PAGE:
There are also very overt ways we engage our children in money conflicts. For example, it's really easy to answer a child's request for something with, "Ask your dad to buy it for you" or "Doesnt your mother take care of these things?" One mother writes,"Tommy had his heart set on a bicycle for Christmas, but my cash flow was really tight. I tried to explain that it might have to wait, but he just said, 'It's okay, I'll ask Santa. Then it won't cost you anything.'.....I felt terrible. I could tell it was his heart's desire. And in his letter to Santa, he wrote, 'You dont have to bring me anything else, Santa.. All I want is a new bike and Ill be happy.' I knew that I wouldn't be able to manage it this year, but I wanted so badly for him to have it. And then as I thought about it, I got angry. Why couldn't his father buy it? He had plenty of cash. I'm afraid I blew it, because when Tommy asked me if I thought Santa would bring it to him, I exploded and said, "Why dont you ask your father? He is the one with all the money. Ask him to get it for you."

This is a terrible setup. Not only is the child left wondering what he did to provoke the anger, but by passing the buck (pun intended), this mother has set it up so that in the future, Tommy will be hesitant about expressing his wishes and desires to her and may look at Dad as the approachable one.

In addition, Mom needs to consider whether she wants her son to get the material things he asks for whenever he asks. It's far better to be honest with your child about money, saying that sometimes we have to wait for things that are expensive, even if we really want them, and that even Santa can't always bring children what they want exactly when they want it.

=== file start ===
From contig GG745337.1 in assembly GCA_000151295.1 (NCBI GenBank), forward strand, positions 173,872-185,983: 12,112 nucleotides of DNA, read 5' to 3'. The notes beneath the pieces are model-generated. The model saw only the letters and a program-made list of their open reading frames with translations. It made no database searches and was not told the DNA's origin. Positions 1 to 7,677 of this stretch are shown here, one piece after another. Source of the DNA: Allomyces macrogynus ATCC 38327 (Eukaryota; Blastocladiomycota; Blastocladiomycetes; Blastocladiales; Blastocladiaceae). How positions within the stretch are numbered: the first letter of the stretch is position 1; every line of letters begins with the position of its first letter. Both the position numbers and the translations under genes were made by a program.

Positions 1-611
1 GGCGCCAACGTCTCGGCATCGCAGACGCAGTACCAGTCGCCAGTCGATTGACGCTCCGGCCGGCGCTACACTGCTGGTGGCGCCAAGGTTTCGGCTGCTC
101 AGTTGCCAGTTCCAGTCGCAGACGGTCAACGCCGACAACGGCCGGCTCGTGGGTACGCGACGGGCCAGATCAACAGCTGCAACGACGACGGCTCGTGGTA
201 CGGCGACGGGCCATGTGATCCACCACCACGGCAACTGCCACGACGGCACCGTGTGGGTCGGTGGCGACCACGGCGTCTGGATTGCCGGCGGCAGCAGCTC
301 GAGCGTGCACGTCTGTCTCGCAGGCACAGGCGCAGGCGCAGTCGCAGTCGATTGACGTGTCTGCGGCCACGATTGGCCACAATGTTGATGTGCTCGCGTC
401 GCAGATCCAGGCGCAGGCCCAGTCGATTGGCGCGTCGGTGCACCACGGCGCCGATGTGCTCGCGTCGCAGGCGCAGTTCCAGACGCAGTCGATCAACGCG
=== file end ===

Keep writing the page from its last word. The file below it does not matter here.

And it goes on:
Many times the money conflicts arise because parents worry or feel guilty that they can't provide for their kids as well as their ex can. Maybe he's always taking the children to Disneyland, or she has a bigger house with a pool, or he just bought them roller blades. This can be hard to swallow, but children are very good at differentiating between emotional support and material gain. Children know when their affections are being bought.

"I grew up in a divorced home, and whenever my mom wouldn't buy me something I wanted, I'd call my dad. He usually came through for me because back in those days, he had more money. I didn't think that he was nicer or better than my mom for doing it, though. I just used it as a way to get what I wanted. He used to buy me big presents for Christmas and my birthday too, and my mom always used to accuse him of trying to buy my love. But you know what? I saw through it all. Yeah, my dad bought the dolls and bikes and cars, but my mom was there to help me with my homework."

Reprinted with the express permission of its authors, Julie A. Ross and Judy Corcoran, St. Martens Press, 1996.

Posted on Saturday, February 24, 2007 at 02:26PM by Registered CommenterSite Administrator in | Comments Off